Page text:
A Parity Game works as follows: An instance is a finite directed graph where every vertex has at least one outgoing edge, integer weights on the vertices and a designated starting vertex. Alice and Bob take turns choosing the next vertex by following an edge from the current vertex. They play this game infinitely long and Alice wins if the the largest weight seen infinitely often is even. Not trivial to show but the game is determined and memoryless, no matter the graph some player has a winning strategy, and that strategy depends only the current vertex and not the history so far. That puts the problem into NP∩co-NP and unlikely to be NP-complete.

Like graph isomorphism, whether there exists a polynomial-time algorithm to determine the winner of a parity game remains open. Also like graph isomorphism we now have a quasipolynomial-time (exponential in log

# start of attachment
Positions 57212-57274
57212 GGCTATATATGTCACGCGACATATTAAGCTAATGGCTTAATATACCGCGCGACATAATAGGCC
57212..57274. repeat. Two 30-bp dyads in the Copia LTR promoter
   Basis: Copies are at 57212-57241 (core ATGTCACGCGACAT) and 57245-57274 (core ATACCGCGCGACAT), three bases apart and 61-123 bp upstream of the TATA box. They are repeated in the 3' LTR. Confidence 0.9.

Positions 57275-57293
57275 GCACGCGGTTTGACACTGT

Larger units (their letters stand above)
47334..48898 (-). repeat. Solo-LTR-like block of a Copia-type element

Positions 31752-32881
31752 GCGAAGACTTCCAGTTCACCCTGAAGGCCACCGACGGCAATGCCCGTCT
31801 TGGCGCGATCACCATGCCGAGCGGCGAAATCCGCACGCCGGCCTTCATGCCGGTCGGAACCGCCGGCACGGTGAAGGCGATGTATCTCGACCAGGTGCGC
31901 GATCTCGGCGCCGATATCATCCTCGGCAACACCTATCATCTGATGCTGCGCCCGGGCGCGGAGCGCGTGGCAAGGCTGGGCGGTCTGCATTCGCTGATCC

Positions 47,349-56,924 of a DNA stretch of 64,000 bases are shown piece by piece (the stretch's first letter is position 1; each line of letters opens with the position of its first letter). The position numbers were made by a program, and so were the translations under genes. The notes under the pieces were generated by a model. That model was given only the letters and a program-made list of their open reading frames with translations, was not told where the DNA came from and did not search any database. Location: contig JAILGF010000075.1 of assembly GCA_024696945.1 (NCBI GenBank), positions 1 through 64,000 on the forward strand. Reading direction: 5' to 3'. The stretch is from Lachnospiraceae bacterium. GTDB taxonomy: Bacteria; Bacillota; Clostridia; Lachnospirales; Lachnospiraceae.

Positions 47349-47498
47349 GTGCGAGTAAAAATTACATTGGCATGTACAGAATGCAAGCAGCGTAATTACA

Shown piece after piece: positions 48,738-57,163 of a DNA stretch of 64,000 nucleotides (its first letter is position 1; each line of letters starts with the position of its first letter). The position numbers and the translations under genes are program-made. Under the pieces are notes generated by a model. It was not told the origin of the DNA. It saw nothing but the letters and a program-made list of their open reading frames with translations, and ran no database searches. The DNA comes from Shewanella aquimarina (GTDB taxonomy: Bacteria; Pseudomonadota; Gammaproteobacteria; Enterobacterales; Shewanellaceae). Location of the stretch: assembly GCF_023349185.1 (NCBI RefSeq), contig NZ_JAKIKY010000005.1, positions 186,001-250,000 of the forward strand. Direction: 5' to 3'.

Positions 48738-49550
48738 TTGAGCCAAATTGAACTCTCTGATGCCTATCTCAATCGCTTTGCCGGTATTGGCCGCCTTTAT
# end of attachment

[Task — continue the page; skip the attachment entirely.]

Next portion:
^{k}) algorithm, an exponential improvement. Parity games have some applications to verification and model checking and some at Dagstuhl claim the problem is more important than graph isomorphism.

One difference: If you had to guess who would make the big breakthrough in graph isomorphism, László Babai would be at the top of your list. But many of the authors of this new parity games paper, like Frank Stephan and Sanjay Jain, focus mostly on computability and rarely worry about time bounds. Their algorithm does have the flavor of a priority argument often found in computability theory results. A nice crossover paper.